For most of our history, Alabamians have preferred one-party rule in our politics. From the late 1800s until the early part of this century, Democrats were dominant. In many cases, the general election was a mere formality. The winning candidate was typically selected during the Democratic primary.
Those roles started reversing in the 1950s and 1960s. First, Alabama voters grew more comfortable with Republican presidential candidates, a far-off person they would likely never meet face to face.
Local Democrats whom voters could hear and see up close hung around longer, but by 2010 state Republicans controlled the courts, the Legislature and the governor’s office with overwhelming majorities.
It seems the challenge — for Democrats when they were a super-majority and for Republicans now — is avoiding complacency, the assumption that all it takes to win an election and pass a law is to just show up.
Democrat Doug Jones’ surprising victory Tuesday in a special U.S. Senate election demonstrates just how damaging that can be for the dominant party. The “D” alongside Jones’ name would ordinarily have stood for “disqualifier.” Consider that no Democrat even bothered running for that same Senate seat in 2014 when incumbent Republican Jeff Sessions was seeking another term.
It’s likely Republicans, both in Alabama and nationally, are wondering what went wrong. How did a Senate seat representing Alabama go to a Democrat? A timeline of misjudgments and weak assumptions stretches back to when President Donald Trump nominated Sessions as his attorney general. Gov. Robert Bentley, whose relationship with a married staffer was under investigation, named as interim senator Luther Strange, the state attorney general whose office was investigating the governor. That didn’t work out so well for Strange, who lost the trust of voters over what looked like a sweetheart deal of an appointment, and eventually he lost in the Republican primary to Roy Moore.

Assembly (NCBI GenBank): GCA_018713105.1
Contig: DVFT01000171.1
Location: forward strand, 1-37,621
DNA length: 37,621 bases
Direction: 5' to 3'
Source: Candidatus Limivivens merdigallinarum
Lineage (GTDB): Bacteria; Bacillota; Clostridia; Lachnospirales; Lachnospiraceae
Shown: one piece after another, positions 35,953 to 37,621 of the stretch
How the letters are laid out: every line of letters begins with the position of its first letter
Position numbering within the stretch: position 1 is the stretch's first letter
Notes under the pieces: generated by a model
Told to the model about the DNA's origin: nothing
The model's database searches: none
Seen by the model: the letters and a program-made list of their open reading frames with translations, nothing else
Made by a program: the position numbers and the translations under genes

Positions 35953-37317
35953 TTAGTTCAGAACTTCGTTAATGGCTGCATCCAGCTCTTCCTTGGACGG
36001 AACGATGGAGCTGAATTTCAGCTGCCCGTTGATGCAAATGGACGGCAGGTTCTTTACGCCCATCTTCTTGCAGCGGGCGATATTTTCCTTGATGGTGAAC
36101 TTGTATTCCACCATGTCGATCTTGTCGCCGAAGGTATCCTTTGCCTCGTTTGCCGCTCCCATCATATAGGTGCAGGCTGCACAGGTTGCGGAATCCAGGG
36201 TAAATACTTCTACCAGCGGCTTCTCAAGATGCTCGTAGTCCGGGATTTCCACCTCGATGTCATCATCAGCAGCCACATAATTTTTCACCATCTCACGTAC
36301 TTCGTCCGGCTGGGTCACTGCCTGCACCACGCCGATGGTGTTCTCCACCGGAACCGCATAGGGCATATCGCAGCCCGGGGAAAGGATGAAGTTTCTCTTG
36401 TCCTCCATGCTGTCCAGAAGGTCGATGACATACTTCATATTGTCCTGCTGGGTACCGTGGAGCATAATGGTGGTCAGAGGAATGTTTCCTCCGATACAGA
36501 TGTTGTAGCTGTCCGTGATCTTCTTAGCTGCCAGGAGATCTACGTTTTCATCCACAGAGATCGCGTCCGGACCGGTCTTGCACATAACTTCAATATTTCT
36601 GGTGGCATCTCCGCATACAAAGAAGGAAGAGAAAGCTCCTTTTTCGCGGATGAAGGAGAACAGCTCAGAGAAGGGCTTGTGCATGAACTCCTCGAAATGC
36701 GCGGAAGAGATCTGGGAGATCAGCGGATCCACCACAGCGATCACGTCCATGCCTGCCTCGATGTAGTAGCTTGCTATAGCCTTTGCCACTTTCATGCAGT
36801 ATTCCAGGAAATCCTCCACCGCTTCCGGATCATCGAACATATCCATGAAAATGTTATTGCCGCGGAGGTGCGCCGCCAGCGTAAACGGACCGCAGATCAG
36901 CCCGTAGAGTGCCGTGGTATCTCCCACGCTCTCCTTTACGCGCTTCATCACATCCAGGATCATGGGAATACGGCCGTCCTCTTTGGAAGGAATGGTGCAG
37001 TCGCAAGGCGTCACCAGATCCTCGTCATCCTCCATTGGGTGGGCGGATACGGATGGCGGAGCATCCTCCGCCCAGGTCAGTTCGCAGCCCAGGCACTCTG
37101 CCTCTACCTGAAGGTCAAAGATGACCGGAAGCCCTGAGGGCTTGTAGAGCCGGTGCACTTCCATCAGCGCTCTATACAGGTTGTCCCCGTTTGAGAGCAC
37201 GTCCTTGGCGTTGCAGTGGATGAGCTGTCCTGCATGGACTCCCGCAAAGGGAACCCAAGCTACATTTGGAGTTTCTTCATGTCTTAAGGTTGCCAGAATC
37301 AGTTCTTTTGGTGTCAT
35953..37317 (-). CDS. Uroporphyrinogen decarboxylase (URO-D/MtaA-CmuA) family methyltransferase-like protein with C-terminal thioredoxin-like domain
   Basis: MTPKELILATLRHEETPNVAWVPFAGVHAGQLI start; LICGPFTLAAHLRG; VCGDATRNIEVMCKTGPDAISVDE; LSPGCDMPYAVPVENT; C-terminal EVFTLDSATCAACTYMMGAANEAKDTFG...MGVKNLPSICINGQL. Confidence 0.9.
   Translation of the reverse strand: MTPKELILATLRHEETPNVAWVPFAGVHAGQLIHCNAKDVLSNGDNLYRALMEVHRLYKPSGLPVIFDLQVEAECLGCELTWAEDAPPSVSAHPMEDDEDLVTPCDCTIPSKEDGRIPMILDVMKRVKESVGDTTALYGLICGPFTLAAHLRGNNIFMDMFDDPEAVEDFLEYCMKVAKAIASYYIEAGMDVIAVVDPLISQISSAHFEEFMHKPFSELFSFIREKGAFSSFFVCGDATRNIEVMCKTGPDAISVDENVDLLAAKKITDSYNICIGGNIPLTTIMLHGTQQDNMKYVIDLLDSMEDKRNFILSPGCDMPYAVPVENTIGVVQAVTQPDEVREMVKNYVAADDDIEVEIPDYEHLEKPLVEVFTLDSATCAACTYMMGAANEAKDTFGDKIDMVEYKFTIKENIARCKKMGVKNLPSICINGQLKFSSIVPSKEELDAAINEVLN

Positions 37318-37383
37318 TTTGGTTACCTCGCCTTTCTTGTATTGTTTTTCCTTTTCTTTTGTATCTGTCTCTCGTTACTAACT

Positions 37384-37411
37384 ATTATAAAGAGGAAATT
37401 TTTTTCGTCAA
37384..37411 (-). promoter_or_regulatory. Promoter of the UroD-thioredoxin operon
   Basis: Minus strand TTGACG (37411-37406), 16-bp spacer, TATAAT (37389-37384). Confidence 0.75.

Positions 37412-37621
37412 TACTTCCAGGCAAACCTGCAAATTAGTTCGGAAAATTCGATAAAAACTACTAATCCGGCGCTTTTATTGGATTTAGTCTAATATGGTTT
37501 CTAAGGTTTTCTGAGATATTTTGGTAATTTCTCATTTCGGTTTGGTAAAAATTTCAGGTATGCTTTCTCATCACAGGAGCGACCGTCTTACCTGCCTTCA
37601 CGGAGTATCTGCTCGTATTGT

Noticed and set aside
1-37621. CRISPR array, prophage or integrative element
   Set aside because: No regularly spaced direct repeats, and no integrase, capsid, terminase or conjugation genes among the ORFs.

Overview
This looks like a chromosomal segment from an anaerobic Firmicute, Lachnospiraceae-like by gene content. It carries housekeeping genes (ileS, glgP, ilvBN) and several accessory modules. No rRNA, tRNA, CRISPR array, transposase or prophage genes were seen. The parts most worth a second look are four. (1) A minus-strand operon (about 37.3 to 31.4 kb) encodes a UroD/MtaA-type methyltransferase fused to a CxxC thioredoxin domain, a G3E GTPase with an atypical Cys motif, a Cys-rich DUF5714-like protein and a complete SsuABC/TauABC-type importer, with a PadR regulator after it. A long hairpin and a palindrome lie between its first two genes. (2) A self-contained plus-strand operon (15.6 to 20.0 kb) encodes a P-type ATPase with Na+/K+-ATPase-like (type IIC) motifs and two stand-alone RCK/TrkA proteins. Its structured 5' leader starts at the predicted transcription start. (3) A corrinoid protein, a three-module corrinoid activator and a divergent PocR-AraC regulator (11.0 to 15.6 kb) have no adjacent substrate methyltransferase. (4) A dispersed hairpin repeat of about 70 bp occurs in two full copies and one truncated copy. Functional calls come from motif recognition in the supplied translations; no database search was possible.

Moore’s political liabilities, which have been covered relentlessly over the past four weeks, then allowed Jones to build a coalition of Alabamians who just couldn’t stomach the thought of the controversial ex-judge as their senator.
Still, most state Republican leaders continued to support Moore with an attitude summed up by the expression, “Don’t worry if the mule is blind, just load the wagon.” Or, as Gov. Kay Ivey put it, “We need to have a Republican in the United States Senate to vote on the things like Supreme Court justices.”
That mindset blew up in the faces of Alabama’s Republican leadership around 9:30 p.m. Tuesday when news organizations started declaring Jones the winner.
For Ivey and her GOP colleagues in the Statehouse, the rehabilitation process begins next month when the 2018 session of the Legislature gathers.
Big issues should be on the table.
The state ignores its overcrowded prisons crisis at our peril. It’s virtually certain a takeover by the federal courts will be more expensive than a solution passed and signed into law in Montgomery. Ivey’s immediate predecessor Bentley proposed prison fixes, but he and his team never could quite show their math for paying back the $800 million.
Roads, both new ones and others in need of repairs, are another subject Montgomery has toyed with in recent years. Proponents of this infrastructure upgrade have suggested raising the gas tax in order to pay for it.
Obviously, the state’s public schools, which are ranked among the five worst in the country, could always use more money and more leadership.
Coming up with the state’s share of Medicaid is another annual problem. Bentley led an effort in 2012 to drain a state rainy day fund of $437 million to help pay for things like Medicaid and prisons.
So how does a dominant political party in Alabama avoid the trap of complacency in the era of Sen. Doug Jones, D-Ala.? A good start might be solving problems involving prisons, roads, schools and Medicaid.